COVID-19 vaccination ID cards are something everyone needs to hold on to and keep safe. They will, in many places, allow you to travel to other states, get you into large events, and may become even more important if proof of vaccination will become necessary to get a passport in the future.
Vaccination cards are nothing new. They have been around since the plague came calling in 1897, according to a story on NPR’s website. During the World Wars, they were especially important to the military and those in internment camps ensuring that diseases like smallpox, typhus, and yellow fever were kept under control.
Here are a few things everyone needs to know about the current COVID-19 vaccination ID card.
1. While you should be proud that you got your shot. Do not show your card in a selfie! These online photos are being used to create counterfeit cards. These are growing in popularity on the black market for many who do not want a shot, but know that having proof of getting a shot is and will become more important. Vaccination cards have personal information as well as the brand of vaccine received and the lot number. Taking this information off a social media photo is like stealing your identity, says the American Medical Association (AMA).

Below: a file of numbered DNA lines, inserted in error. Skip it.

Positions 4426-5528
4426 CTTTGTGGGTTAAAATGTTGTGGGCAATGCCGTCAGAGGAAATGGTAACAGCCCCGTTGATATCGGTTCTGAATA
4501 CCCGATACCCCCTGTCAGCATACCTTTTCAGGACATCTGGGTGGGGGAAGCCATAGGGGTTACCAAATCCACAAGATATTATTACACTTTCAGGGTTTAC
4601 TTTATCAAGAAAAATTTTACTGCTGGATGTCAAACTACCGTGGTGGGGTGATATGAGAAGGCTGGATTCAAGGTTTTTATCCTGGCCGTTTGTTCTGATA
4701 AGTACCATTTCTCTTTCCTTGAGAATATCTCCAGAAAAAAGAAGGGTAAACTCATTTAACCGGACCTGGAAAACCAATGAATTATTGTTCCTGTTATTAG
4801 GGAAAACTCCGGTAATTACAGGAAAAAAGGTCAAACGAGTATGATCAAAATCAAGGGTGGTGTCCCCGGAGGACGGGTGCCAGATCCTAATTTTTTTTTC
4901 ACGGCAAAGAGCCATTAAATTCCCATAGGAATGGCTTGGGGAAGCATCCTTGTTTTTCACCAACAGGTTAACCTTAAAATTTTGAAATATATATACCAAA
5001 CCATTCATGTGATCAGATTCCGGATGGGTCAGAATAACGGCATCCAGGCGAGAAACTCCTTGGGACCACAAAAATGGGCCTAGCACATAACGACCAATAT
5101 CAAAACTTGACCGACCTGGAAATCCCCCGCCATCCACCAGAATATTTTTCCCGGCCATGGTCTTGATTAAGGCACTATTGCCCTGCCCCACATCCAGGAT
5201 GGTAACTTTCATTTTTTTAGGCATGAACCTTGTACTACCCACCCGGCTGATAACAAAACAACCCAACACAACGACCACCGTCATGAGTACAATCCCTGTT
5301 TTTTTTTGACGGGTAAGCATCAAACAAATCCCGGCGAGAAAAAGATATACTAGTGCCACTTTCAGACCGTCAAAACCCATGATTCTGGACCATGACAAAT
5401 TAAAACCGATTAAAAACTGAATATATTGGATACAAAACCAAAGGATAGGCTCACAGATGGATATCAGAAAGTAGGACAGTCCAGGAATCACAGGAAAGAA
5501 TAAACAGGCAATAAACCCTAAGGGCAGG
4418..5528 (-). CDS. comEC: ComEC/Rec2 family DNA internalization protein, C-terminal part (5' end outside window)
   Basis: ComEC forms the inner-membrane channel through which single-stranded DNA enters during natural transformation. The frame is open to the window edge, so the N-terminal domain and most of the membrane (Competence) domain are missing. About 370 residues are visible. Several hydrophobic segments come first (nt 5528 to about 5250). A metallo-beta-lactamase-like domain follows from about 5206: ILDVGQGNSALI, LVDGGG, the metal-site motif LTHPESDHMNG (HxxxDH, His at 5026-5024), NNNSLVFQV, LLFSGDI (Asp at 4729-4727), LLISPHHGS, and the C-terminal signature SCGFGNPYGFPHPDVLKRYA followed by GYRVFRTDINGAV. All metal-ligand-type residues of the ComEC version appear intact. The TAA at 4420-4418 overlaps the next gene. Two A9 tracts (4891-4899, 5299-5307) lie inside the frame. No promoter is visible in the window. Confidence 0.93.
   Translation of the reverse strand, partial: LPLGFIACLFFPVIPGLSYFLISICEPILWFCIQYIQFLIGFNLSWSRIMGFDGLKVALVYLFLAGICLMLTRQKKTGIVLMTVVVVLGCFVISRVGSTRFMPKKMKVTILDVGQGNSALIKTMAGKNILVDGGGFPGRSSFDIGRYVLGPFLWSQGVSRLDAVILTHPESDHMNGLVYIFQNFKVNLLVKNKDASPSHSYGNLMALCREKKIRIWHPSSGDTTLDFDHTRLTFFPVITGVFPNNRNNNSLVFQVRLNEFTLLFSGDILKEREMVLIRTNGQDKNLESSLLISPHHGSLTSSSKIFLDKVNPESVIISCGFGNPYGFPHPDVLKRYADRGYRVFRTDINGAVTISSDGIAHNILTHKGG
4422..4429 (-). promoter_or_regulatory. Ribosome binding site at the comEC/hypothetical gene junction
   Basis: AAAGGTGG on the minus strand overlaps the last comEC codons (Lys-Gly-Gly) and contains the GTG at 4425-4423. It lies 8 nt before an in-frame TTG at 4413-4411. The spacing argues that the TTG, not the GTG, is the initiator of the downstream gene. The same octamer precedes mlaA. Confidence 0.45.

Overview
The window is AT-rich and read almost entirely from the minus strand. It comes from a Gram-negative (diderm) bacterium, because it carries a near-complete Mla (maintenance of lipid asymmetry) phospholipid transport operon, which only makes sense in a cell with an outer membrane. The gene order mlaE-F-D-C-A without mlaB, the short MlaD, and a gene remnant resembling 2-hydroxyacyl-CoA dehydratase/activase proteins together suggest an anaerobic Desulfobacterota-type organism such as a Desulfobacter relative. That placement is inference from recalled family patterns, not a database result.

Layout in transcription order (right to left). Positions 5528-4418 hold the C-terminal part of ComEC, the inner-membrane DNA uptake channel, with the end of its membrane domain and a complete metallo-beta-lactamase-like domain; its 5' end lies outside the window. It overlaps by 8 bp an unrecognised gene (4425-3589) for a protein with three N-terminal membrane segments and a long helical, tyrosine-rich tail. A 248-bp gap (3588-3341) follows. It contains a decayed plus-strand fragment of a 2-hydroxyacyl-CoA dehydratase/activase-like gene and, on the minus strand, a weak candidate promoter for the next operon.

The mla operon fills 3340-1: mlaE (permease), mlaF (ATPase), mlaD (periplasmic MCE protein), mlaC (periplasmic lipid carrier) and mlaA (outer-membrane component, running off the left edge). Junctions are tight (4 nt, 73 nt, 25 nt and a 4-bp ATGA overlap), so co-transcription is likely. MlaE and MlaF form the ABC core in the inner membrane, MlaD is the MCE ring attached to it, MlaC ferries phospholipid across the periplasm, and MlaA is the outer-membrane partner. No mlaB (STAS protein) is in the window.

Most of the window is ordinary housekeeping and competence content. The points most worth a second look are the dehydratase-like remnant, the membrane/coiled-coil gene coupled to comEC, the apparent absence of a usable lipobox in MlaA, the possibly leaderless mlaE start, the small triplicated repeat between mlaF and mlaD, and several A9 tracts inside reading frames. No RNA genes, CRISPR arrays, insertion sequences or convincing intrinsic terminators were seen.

2. Lamination of your card is a No No. As booster shots have begun to be administered to certain populations, this information will need to go on your vaccination ID Card. Once laminated, the paper card can no longer be written on. The AMA suggests using a convention name badge holder to keep your card intact.
3. Make a copy of your card. It would be a good idea to make a photocopy to put in with your medical records file at home, if you still keep paper files, take a photo to keep on your phone, and make sure to let your doctor know you have received your vaccine. You might even give him or her a copy of your card for their files.
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- WCS COVID-19 Isolation and Quarantine Numbers by School March 10, 2022
- Williamson Medical Center Update on COVID-19 Hospitalizations: February 24 February 25, 2022
- How Many Williamson County Residents Have Received COVID-19 Vaccine? February 21, 2022
- Williamson Medical Center Update on COVID-19 Hospitalizations: February 17 February 18, 2022
- How To Avoid Buying Fake COVID Tests Online February 15, 2022